The review board cited a lack of resources as at least partly to blame for the deaths in Benghazi.
"The solution requires a more serious and sustained commitment from Congress to support State Department needs," it said.
The board found that Washington tended "to overemphasize the positive impact of physical security upgrades ... while generally failing to meet Benghazi's repeated requests" to beef up personnel.
The board completed its investigation this week and sent a copy Monday to Clinton, who said in letters to the heads of the Foreign Affairs and Foreign Relations Committees that she accepted all of its 29 recommendations. They include strengthening security, adding fire-safety precautions and improving intelligence collection in high-threat areas.
The report says "there was no protest prior to the attacks," which were described as "unanticipated in their scale and intensity."
It also cites the Bureau of Diplomatic Security staff as "inadequate" in Benghazi on the day of the attacks and in the months and weeks leading up to it, "despite repeated requests from Special Mission Benghazi and Embassy Tripoli for additional staffing."
The report says there had been a "lack of transparency, responsiveness, and leadership at the senior levels" in Washington, Tripoli and Benghazi.
"Security in Benghazi was not recognized and implemented as a 'shared responsibility' by the bureaus in Washington charged with supporting the post, resulting in stove-piped discussions and decisions on policy and security," it says. "That said, Embassy Tripoli did not demonstrate strong and sustained advocacy with Washington for increased security for Special Mission Benghazi."
The report says the short-term nature of the mission's staff, many of whom were inexperienced U.S. personnel, "resulted in diminished institutional knowledge, continuity and mission capacity."
The mission was also "severely under-resourced with regard to certain needed security equipment," it says.
It singles out for criticism dependence on "poorly skilled" members of the Libyan February 17 Martyrs' Brigade and unarmed local guards who were supposed to provide security. It noted that, at the time of Stevens' visit, militia members "had stopped accompanying Special Mission vehicle movements in protest over salary and working hours."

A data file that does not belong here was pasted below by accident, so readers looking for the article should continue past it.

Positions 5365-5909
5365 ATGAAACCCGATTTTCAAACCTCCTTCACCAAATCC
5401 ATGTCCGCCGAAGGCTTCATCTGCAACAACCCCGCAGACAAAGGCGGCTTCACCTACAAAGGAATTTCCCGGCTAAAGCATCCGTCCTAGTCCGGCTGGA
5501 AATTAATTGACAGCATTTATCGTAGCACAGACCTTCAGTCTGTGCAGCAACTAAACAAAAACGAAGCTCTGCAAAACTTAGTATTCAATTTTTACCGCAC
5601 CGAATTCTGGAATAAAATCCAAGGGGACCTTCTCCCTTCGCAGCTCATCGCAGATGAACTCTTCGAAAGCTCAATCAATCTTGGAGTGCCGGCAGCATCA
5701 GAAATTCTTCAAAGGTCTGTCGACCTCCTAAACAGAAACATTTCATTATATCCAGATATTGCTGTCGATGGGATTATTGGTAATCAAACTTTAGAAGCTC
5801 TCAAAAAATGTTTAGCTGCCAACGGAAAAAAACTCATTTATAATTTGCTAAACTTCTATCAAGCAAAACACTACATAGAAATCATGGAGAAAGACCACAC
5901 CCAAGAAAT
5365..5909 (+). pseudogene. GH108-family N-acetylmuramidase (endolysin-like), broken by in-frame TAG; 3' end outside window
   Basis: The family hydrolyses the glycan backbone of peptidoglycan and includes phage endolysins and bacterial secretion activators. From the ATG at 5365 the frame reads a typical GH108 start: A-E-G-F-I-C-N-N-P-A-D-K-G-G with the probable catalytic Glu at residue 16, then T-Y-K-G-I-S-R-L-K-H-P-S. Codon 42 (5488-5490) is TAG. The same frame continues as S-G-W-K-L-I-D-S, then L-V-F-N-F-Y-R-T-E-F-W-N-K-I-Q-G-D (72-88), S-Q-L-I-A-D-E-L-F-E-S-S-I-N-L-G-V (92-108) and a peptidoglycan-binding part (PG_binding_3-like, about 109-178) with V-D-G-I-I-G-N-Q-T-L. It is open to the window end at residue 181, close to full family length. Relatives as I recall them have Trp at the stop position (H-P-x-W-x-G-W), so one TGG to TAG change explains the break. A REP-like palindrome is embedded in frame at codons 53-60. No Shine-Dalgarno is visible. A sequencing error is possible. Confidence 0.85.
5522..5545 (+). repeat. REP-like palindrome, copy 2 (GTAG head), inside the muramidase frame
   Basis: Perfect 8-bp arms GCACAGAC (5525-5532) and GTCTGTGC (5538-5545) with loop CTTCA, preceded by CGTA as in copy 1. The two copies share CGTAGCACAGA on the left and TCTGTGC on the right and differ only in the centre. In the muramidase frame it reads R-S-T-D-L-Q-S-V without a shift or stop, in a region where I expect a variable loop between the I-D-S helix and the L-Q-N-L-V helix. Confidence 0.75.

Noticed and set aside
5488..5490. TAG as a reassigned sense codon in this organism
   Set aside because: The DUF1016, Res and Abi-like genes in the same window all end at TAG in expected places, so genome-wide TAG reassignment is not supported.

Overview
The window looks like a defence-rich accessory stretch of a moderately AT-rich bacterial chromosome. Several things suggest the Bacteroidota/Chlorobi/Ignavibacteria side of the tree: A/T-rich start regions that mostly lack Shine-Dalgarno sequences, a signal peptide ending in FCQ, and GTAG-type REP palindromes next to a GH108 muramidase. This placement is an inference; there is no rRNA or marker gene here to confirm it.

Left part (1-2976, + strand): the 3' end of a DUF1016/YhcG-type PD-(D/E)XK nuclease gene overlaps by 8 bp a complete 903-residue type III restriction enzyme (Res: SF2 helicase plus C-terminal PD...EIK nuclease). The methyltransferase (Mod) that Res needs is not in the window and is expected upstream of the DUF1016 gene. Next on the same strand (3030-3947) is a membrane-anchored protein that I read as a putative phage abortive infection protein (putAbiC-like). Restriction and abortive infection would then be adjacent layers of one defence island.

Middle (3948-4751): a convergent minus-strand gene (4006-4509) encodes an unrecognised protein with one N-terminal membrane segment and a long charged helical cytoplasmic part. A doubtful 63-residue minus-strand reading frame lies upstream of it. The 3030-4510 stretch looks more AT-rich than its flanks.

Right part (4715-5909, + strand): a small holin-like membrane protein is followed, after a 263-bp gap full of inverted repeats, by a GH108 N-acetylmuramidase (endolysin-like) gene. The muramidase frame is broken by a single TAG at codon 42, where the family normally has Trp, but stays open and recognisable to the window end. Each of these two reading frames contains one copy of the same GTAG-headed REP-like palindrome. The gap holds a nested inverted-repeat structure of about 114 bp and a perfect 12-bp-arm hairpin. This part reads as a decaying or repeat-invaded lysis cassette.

Though it said there had been no specific, credible threats on the day of the attack, the significance of the anniversary of the 9/11 terrorist attacks in 2001 had led Stevens to hold meetings on the compound on Sept. 11 of this year.
But security systems and the Libyan response "fell short" when the compound was penetrated "by dozens of armed attackers."
The report presents a detailed description of what happened that night. It says Libyan mission guards were not present, local militia fled their posts and "there simply was not enough time for armed U.S. military assets to have made a difference."
The board said it could not determine how a gate at the compound was breached, "but the speed with which attackers entered raised the possibility" that the guards had left it open.
The politics surrounding the events that led to the report have claimed one political casualty, with Susan Rice, U.S. ambassador to the United Nations, last week pulling her name from consideration to succeed Clinton. Some Republican senators had said they would put a hold on her nomination if President Barack Obama had submitted it, based on comments, later determined to have been inaccurate, that Rice made in the days after the attack.